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FLORIDA'S MOTOR ROADS.

American Government Special Collections Reference Desk

FLORIDA'S MOTOR ROADS.

The New York Times
December 17, 1922


One of the greatest Winter tours and one of the longest marine drives in the world are combined in the Dixie Highway from Jacksonville down the east coast of Florida, through St. Augustine, Ormond, Daytona and Palm Beach to Miami, a distance of 377 miles, the Halifax and Indian Rivers for 300 miles, following the line of the Florida East Coast Railway between the railroad and water for about 200 miles.

The first stretch of the line from Jacksonville to St. Augustine, forty-one miles, has paid its original cost many times in returns to the State of Florida.  With the exception of the first nine miles, which is shell, the road is of brick, with asphalt filler, ten feet wide.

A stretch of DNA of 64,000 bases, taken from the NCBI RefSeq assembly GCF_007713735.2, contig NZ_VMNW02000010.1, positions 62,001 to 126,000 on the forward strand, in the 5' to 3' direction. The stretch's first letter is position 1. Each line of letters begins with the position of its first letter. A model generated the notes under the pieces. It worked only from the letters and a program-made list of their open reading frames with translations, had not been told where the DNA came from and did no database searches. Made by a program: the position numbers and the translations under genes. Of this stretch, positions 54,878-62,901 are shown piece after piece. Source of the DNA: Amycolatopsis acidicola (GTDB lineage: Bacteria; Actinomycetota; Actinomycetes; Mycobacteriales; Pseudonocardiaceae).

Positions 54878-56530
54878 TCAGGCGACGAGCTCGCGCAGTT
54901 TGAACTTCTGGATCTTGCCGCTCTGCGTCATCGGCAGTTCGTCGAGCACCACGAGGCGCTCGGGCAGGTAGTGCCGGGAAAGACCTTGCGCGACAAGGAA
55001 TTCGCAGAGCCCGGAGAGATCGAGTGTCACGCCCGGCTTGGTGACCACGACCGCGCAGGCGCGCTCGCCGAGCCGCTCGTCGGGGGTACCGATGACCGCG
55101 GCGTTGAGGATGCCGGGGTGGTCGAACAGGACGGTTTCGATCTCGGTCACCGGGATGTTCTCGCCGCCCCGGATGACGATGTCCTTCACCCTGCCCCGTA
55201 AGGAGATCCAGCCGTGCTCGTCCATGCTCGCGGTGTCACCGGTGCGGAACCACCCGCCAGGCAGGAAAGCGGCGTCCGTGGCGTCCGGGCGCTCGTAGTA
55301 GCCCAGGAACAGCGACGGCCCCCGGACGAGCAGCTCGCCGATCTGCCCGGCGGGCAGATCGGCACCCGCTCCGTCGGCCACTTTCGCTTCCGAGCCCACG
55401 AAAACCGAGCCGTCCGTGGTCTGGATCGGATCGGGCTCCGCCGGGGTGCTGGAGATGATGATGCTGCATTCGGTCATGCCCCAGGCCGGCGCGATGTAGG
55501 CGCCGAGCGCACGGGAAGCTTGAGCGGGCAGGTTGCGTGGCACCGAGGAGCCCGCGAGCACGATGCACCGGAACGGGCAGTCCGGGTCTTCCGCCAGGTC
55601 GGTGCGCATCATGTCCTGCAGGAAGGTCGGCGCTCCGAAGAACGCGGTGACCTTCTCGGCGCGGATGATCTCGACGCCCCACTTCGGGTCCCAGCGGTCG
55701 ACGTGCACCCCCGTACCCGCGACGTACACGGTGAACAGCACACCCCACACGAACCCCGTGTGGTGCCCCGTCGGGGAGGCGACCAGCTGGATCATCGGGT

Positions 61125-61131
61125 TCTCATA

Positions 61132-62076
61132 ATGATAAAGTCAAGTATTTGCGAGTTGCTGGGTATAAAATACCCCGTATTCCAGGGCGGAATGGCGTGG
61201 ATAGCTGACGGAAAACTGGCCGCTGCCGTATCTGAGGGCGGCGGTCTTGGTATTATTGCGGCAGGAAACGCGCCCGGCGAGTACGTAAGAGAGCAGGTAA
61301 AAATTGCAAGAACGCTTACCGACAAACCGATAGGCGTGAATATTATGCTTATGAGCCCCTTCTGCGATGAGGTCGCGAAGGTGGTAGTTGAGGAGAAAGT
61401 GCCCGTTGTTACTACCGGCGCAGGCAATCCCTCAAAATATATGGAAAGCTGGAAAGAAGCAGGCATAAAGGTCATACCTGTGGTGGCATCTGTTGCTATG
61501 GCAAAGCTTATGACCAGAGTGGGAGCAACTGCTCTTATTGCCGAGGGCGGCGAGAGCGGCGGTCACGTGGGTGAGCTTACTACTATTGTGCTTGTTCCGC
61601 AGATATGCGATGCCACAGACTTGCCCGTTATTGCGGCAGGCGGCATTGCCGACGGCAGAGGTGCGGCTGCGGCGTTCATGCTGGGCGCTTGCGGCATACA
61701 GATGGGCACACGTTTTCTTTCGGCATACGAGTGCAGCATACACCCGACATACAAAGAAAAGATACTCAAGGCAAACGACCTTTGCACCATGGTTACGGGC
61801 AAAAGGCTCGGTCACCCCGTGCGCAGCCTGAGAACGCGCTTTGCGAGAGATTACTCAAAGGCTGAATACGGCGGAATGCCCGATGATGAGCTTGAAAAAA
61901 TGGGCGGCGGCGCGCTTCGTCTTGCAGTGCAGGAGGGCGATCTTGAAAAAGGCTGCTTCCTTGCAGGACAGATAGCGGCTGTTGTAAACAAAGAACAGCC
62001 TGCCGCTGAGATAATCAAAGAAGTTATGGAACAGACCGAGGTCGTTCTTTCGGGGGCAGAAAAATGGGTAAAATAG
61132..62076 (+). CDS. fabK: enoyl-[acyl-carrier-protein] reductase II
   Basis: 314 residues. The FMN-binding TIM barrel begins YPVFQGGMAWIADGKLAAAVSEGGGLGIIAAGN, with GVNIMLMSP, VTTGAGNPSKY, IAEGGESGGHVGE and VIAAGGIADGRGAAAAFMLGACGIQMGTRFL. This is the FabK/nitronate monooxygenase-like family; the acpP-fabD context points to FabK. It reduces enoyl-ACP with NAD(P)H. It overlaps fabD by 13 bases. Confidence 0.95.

In addition there is an alternate route from Jacksonville over the beach route, a natural speedway 300 feet wide at low tide.  Cars can run down from Jacksonville to Pablo Beach, opposite St. Augustine, a distance of thirty miles.  From St. Augustine the road leads inland to Hastings and thence southeast to Bunnell, a distance of twenty-eight miles, from which a new road has been completed into Ormond via Ocean city.  The road between Ormond and Ocean City has been greatly improved.  At Ormond the motorist can try out the thirty-mile Ormond-Daytona speedway, a famous course 500 feet wide at low tide, where many auto records have been made.

A splendid asphalt road runs eight miles beyond Daytona, the motorist having brick or asphalt roads almost continuously for 112 miles.  For the next 120 miles the road is shell. Between Vero and St. Lucic the road has been widened and is in good shape.

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